Sure, he tended to be talkative, and wasn’t exactly a man of action.  Then again, not everyone can be ‘John McClane,’ though that’s not to imply that he was a coward.  He contributed to the group the best way he knew how.

He was also at the time the only person able to repair the trailer that was a primary transport for the group, a most useful talent.

That’s what I guess was the best thing about him:  He appealed to everyone’s better angels, which is a good thing when you have someone like Shane in your group, who has been on the crazy train for quite a few episodes.

Dale will be missed because he not only elevated the show beyond being a zombie of the week show,  he reminded viewers like me that just because the world around us is insane, doesn’t mean that we have to follow its example.

The Walking Dead, Episode One, Season Two

Nothing in the way of spoilers, so read with confidence

I have been watching the second season of “The Walking Dead,” and beside certain odd beats (Why was the smell of the dead on the highway a non-issue, while a rotting corpse in a tent makes everyone gag?  These are some of the same people who covered themselves–literally–in the entrails of the dead in the episode, “Guts,” so you’d think that they would be somewhat accustomed to the way corpses smell by now.  Then there’s the convenience of finding an assortment of bladed weapons just when it’s the most efficient way to kill a zombie come to mind.  I understand that television is full of “coincidences” like that which I just mentioned, but the best television makes those coincidences seem natural.  I am by no means saying that “The Walking Dead” isn’t good television, though if it wants to touch greatness, it needs to watch the deux ex mahina.) I like what I see.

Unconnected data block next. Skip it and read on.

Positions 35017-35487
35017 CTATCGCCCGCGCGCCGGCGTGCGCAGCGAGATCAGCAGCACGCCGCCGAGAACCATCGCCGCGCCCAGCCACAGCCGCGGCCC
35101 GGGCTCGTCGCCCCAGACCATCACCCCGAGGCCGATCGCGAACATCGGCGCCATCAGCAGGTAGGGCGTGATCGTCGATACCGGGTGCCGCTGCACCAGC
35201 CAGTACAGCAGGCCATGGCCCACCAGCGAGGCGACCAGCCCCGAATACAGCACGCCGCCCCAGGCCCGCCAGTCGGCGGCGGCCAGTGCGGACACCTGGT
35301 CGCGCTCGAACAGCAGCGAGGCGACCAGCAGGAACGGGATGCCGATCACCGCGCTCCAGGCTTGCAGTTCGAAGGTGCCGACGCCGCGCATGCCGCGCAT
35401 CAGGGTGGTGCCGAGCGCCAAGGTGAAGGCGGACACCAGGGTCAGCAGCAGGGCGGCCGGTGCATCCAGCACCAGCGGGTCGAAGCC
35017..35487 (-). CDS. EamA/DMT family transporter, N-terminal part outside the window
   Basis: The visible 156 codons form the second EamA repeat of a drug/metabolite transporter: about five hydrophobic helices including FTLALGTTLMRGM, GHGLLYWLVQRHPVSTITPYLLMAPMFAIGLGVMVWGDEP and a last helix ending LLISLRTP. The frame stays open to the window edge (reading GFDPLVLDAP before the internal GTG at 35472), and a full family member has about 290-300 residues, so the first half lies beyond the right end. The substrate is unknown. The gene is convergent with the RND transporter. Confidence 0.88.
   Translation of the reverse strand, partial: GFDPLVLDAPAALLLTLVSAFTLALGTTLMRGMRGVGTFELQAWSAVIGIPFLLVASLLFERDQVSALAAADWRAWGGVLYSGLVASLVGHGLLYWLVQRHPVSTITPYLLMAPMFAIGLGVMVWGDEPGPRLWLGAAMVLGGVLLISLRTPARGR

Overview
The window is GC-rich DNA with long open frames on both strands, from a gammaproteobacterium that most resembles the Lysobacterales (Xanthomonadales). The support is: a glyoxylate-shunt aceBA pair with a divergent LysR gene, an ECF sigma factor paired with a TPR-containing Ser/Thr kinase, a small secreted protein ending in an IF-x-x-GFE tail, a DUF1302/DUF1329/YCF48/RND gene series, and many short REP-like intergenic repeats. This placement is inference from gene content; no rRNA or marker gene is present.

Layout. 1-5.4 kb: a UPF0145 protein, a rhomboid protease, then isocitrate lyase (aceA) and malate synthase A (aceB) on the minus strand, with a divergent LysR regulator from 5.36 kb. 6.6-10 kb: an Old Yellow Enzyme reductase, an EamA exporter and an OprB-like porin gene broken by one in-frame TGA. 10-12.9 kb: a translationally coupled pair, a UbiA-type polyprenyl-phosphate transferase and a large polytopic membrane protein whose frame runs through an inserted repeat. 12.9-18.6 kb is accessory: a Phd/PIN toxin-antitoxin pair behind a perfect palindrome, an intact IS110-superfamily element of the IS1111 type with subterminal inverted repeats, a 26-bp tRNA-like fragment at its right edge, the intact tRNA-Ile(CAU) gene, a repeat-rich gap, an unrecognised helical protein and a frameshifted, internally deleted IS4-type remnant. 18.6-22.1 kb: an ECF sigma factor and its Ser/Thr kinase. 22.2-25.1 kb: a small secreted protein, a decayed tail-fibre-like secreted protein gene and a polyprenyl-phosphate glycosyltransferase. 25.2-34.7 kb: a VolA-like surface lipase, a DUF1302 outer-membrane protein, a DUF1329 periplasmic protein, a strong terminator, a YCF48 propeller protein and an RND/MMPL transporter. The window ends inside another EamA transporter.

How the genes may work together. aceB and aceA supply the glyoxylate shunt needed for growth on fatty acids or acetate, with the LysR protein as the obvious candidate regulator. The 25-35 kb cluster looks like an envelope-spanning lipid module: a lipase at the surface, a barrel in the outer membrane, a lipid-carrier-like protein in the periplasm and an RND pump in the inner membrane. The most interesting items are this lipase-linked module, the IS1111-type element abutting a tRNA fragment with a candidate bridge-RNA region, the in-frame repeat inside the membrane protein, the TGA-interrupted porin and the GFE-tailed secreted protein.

That being said, I noticed that there’s an executive producer credit for Frank Darabont during the opening, when it’s common knowledge that he was fired as showrunner.

I understand that he and his title are (probably) contractually obligated to be there, but it still smarts.

I also saw that Ernest Dickerson worked on the season opener with Gwyneth Horter-Payton (I assume to clean up whatever problems existed, which gave AMC a reason–which I suspect that they were looking for all along–to release Darabont) as well as directing “Bloodletting,” the second episode in its entirety.